Quite apart from the Singaporeans who continually demand that the Govt do something for them are the political “observers” who never miss a chance to criticise the Govt for failing to do something for the said Singaporeans.
To them, it is always the Govt’s fault if some struggling artist had to move overseas. Never mind that the said artist has already indicated clearly that his reason for moving overseas is because no one is interested in his work here.
To them, it is always a loss to Singapore if the said artist moves overseas. More grants should have been given. More support should have been provided. The Govt shld nurture and support local talent so that the industry can grow and put Singapore on the world map, etc.
First, the idea that Singapore loses whenever an artist leaves Singapore to pursue his passion elsewhere is hugely mistaken.
Singapore is a small place. Why should anyone think that our artists can make it big here? The reality is that anyone who wants to make it big– whether in sport, music, art or any other field of endeavour– must leave Singapore.
Fandi had to leave Singapore to pursue his dream of pro-football. So did Sun Yanzi. M Nasir. Lee Hui Min. Etc, etc.
There’s no shame in leaving Singapore. We should not see artists who leave as a loss. Indeed, we should encourage them to pursue their dreams on the world stage, not choke them in Singapore.
If they succeed overseas, it’s a success for Singapore too.
Second, while I respect the sacrifices and passion of artists who do non-mainstream work, it is wrong for them to ask for Govt funding or support. I respect them if they don’t want to sell their souls by going mainstream or doing commercial work. But please find your own (private) patrons or fund your art out of your own pockets (like Eric Khoo). There is no reason why they should expect Govt support because of their sacrifices in the name of art.
Third, the idea the Govt should try to nurture an industry so that it may just put Singapore on world map is just plain misguided. One, because it puts an obligation for industry development on the shoulders of civil servants who are not particularly industry-savvy. And second, it commits the Govt to showing tangible results to justify the taxpayer money spent, which means a lot of govt intervention.
We’ve seen the Govt do this before, eg. the govt push to create a “design” industry in Singapore, or to create an “animation” industry in Singapore.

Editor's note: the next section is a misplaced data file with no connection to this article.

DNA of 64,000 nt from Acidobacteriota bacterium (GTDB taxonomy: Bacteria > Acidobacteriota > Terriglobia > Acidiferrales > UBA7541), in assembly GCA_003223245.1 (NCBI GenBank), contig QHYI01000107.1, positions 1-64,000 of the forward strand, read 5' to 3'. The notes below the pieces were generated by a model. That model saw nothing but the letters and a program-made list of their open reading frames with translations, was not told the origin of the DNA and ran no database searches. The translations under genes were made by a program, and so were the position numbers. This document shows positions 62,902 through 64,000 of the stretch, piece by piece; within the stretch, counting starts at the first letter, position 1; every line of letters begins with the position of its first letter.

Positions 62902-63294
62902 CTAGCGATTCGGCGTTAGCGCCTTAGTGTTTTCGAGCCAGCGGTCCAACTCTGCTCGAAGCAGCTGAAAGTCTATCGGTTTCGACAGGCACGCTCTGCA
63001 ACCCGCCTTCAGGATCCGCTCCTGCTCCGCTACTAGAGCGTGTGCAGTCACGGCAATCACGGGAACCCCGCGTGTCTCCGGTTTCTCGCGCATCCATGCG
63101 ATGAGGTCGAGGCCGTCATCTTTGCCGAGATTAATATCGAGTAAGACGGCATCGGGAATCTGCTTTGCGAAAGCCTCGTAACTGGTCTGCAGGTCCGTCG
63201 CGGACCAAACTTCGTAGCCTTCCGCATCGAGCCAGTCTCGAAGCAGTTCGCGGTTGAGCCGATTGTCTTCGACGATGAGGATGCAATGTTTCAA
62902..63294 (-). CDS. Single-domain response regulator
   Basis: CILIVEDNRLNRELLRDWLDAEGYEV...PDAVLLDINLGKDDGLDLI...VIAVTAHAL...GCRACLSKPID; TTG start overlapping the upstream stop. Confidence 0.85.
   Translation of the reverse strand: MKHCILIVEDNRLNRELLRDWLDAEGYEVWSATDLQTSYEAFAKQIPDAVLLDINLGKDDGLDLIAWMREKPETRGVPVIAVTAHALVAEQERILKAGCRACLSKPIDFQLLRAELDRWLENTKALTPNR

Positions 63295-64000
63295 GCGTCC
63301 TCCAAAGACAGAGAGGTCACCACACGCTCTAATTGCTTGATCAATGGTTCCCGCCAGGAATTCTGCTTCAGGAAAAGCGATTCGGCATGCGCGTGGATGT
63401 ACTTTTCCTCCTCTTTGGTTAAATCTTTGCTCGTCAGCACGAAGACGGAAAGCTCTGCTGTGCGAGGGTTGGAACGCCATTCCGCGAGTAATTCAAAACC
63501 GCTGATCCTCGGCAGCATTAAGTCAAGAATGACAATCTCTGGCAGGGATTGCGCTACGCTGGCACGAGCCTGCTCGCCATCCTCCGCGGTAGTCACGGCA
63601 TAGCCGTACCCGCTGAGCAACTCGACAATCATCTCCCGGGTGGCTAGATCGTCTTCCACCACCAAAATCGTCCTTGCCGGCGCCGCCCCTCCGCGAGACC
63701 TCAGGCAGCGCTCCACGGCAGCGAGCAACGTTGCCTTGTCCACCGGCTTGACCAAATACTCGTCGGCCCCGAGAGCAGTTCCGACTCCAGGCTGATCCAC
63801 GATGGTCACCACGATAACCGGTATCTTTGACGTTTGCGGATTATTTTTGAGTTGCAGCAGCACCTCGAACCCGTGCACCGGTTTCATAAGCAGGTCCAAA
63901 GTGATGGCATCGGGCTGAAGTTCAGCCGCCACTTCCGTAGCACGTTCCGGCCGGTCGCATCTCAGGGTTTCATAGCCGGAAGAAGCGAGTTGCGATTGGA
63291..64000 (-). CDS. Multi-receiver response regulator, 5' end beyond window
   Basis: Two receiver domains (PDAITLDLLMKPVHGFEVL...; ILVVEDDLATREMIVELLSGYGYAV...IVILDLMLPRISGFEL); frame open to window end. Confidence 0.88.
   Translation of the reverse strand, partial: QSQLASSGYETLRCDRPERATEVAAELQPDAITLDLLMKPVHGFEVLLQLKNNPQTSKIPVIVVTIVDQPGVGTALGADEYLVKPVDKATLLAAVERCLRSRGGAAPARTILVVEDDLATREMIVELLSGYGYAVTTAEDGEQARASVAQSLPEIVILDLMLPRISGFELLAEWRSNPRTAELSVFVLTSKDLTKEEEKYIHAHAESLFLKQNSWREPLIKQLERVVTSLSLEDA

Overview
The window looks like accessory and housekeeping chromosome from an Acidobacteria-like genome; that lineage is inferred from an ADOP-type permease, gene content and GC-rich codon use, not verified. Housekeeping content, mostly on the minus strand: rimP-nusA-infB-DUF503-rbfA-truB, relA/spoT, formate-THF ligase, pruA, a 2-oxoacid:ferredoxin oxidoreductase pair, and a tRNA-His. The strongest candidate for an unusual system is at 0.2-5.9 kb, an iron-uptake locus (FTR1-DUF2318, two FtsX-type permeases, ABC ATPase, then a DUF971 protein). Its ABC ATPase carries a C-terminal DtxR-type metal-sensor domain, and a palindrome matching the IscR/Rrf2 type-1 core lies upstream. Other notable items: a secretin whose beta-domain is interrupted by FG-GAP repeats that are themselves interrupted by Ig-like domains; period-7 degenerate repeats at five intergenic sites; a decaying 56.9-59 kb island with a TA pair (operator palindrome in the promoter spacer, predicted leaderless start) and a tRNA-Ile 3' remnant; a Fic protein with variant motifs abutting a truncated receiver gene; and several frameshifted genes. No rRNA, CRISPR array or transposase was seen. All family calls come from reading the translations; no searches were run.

Inevitably it always starts out with some top civil servant saying he wants Singapore to be a “hub” in X years’ time. “Committees” are then formed, an industry “masterplan” is drawn up. Grants are given, “seed” funding or “co-funding” schemes are introduced, “scholarships” are offered to beef up the “talent” in the industry, etc.
Every year thereafter the stat board/ministry releases a glowing report on how “vibrant” the industry has become, and proffers numbers such as jobs created as evidence that things are going according to the “masterplan”.
Is this what indie artists in Singapore really want?
Our sports fraternity have learned it the hard way. If they want money from the Sports Council, they have to submit their annual plans for approvals, meet medal targets and generally do whatever SSC demands.
Theatre companies too have found the same thing. If you want NAC funding, you can’t do works that criticise the Govt. Etc.
Do indie artists in Singapore really want Govt money, knowing these are the rules of the game?
One can’t blame civil servants for wanting to show results; it’s taxpayer money they’re committing. They have a right to demand results from those who ask for taxpayer money. And speaking as a taxpayer, I do not appreciate my money being given just to “nurture” an indie industry if there is no reasonable expectation of real returns to the country.
On the other hand, if public funds are just given without condition, without accountability for results, how can one hope that an industry will grow and blossom and put Singapore on the world map?
That’s the Catch-22 our indie musicians– as well as sportsmen, theatre practitioners, film makers, etc– have to face. If you want public money, you have to show results and follow the rules. But if you follow the rules and show results, you can no longer be indie.
There’s no such thing as a free lunch.